Historical Beginnings

The establishment of St Mary’s is closely linked with the early days of the Church’s presence in the Kimberley and the pearling era of Broome.

In 1908, two sisters of St John of God, Antonio O’Brien and Benedict Courtney, came from Beagle Bay Mission to establish an outlet for the Sisters of the mission. Almost immediately they were approached by the Japanese and Catholic communities requesting a school for their children. The Sisters responded and classes were taught in the back of the Church until 1912. During 1911, student numbers grew and a group of locals formed a Parents and Friends Committee and decided that it was time that they provided a purpose built school. During 1911 they fund raised and had the school built. The new school building opened in 1912.

The life of the school for the first thirty years mirrored the ebb and flow of the life of Broome. In 1924, Sr Ignatius added the Holy Child Kindergarten to the school. Enrolments then totalled sixty six children. Parents worked hard to support the school as there was no government funding. The basic curriculum included literature, speech training, hygiene, marching, dancing and gymnastics.

In 1940, the Sisters opened an orphanage. The orphanage became an integral part of the school community. In 1942 Broome became a military defence station. St Mary’s was evacuated to Beagle Bay Mission where it became known as “Broome School” as it was re-established under a paper-bark shelter. Times were hard for everyone, with people displaced, separated and some away fighting in the war. Four years later the school moved back to Broome and because of the poverty at the mission, many Beagle Bay families also moved. The school’s population was now a mix of Aboriginal and Asian students and once again families worked tirelessly to rebuild the school.

The 50’s & 60’s was a period of consolidation for the town (population of 1400). The sense of school community was strong. “Bingo money” contributed to the building of classrooms. A Parents & Friends group was initiated. Language programs were established and annual school concerts became a tradition. In 1963 St Mary’s School had an art display for the Queen’s visit. St Mary’s has had a strong focus on music and drama since its beginnings in 1908. Lay teachers, both Missionaries and paid staff were employed from the early 70’s. In 1973, the Loreto Sisters joined the staff and worked with the Sisters of St John of God. The Principal, Sr. Leone Collins, recruited and trained the first fully funded Aboriginal Teaching Assistants. In 1975, St Mary’s began the first Pre-Primary in the State of W.A.

At the request of Bishop Jobst a Secondary school (Nulungu College) was opened in Broome in February 1971. This school was run by the Christian Brothers. It was established to provide education for the growing number of Aboriginal boys in the Kimberley staying on at Primary school until 14 years of age.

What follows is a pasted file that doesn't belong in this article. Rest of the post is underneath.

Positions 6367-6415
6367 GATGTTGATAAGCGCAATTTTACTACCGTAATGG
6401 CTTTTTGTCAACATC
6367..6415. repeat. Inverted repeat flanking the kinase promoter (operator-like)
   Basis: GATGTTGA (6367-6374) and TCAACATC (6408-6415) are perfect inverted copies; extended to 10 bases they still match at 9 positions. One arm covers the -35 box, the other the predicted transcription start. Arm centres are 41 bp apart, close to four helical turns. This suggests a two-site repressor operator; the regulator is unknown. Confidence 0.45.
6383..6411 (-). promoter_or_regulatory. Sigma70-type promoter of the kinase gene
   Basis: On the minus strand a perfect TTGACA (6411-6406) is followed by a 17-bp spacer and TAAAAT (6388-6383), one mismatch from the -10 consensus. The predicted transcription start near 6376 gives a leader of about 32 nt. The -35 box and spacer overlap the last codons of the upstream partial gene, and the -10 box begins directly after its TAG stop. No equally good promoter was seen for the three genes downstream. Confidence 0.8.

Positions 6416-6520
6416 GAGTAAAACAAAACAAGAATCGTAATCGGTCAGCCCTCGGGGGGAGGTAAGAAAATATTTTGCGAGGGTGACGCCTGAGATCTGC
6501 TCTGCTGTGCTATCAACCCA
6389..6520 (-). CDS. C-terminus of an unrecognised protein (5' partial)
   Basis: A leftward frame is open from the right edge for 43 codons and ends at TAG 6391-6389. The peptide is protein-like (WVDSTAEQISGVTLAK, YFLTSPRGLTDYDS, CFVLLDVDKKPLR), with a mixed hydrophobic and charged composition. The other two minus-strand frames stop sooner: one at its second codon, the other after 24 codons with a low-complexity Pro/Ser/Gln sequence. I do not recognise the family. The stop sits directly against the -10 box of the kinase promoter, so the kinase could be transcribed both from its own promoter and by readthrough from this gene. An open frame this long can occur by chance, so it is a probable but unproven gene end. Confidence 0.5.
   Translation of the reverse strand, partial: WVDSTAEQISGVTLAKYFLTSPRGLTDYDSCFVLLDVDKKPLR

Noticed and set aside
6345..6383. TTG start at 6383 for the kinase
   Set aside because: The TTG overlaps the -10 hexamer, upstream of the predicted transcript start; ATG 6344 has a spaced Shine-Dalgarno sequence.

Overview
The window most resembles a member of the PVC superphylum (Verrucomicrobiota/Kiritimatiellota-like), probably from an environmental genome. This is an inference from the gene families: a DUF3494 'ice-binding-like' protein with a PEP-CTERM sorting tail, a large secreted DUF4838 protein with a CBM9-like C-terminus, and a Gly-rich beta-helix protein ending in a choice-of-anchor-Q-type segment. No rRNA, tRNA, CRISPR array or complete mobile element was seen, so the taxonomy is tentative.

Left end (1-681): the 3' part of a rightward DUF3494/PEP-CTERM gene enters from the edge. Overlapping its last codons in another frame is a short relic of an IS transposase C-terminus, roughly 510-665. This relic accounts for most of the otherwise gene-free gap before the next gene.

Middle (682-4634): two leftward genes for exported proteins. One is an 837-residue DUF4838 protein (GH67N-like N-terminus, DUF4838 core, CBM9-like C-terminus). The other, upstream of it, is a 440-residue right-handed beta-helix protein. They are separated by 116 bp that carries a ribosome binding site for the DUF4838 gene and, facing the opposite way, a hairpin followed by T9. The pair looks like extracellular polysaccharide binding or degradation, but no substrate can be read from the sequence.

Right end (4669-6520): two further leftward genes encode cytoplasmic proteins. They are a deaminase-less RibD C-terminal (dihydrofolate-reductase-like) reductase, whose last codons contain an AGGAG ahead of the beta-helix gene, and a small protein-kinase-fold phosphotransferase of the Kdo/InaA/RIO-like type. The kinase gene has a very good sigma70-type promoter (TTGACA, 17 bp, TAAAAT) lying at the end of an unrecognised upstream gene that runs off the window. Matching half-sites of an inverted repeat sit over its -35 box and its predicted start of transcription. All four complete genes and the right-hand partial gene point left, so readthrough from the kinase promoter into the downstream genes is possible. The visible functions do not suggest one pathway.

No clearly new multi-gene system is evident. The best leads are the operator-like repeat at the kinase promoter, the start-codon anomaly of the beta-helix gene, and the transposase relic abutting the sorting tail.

Five buildings were completed in the first year. The first boarders arrived in 1972. In 1974 a similar complex for girls was established on an adjoining site. It was managed jointly by the Sisters of Our Lady of the Missions and Sisters of St John of God. This school was called Nulungu Girls College. Both schools catered for day and residential students. Over the years boarders came from Aboriginal communities, pastoral stations and towns throughout WA and the NT.

Initially Nulungu’s courses were vocationally oriented, providing practical skills with associated academic learning to furnish students with employable skills for their communities and towns. Curriculum changes began to take place with core subjects being offered to cater for students entering apprenticeships. Pressure from Broome people also began to generate further change with the introduction of the Achievement Certificate.

In 1995 Nulungu College Boarding School closed and St Mary’s Primary School amalgamated with the Nulungu College day students to become St Mary’s College for students from Kindergarten to Year 12. The College has since moved from strength to strength as a unique school offering an excellent educational environment to the culturally diverse society of Broome and the Kimberley. St Mary’s now offers a comprehensive range of TEE and VET subjects and as the College continues to grow so will the breadth of the curriculum.

Term 2  

WELCOME TO TERM TWO, 2017

The solemnities of the feast of Easter have passed but the ongoing message of Christ’s love and self-sacrifice stands. It is remembered too in the scriptural epithet or saying often inscribed on war memorials: ‘greater love hath no man than this; that he should lay his life down for his friend’. Sometimes this biblical expression is abbreviated to: Greater love hath no man … ANZAC Day recalls that supreme sacrifice made by so many. It is appropriate that the College reflects on the symbolism of the day and that as a community we do our best to live out the College prayer which in part refers to the Lord God whose spirit of wisdom dwelling in the Yawuru country may teach us... and asks that each of us respect and support others ...with a listening heart.
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Principal and Staff of St Mary’s College.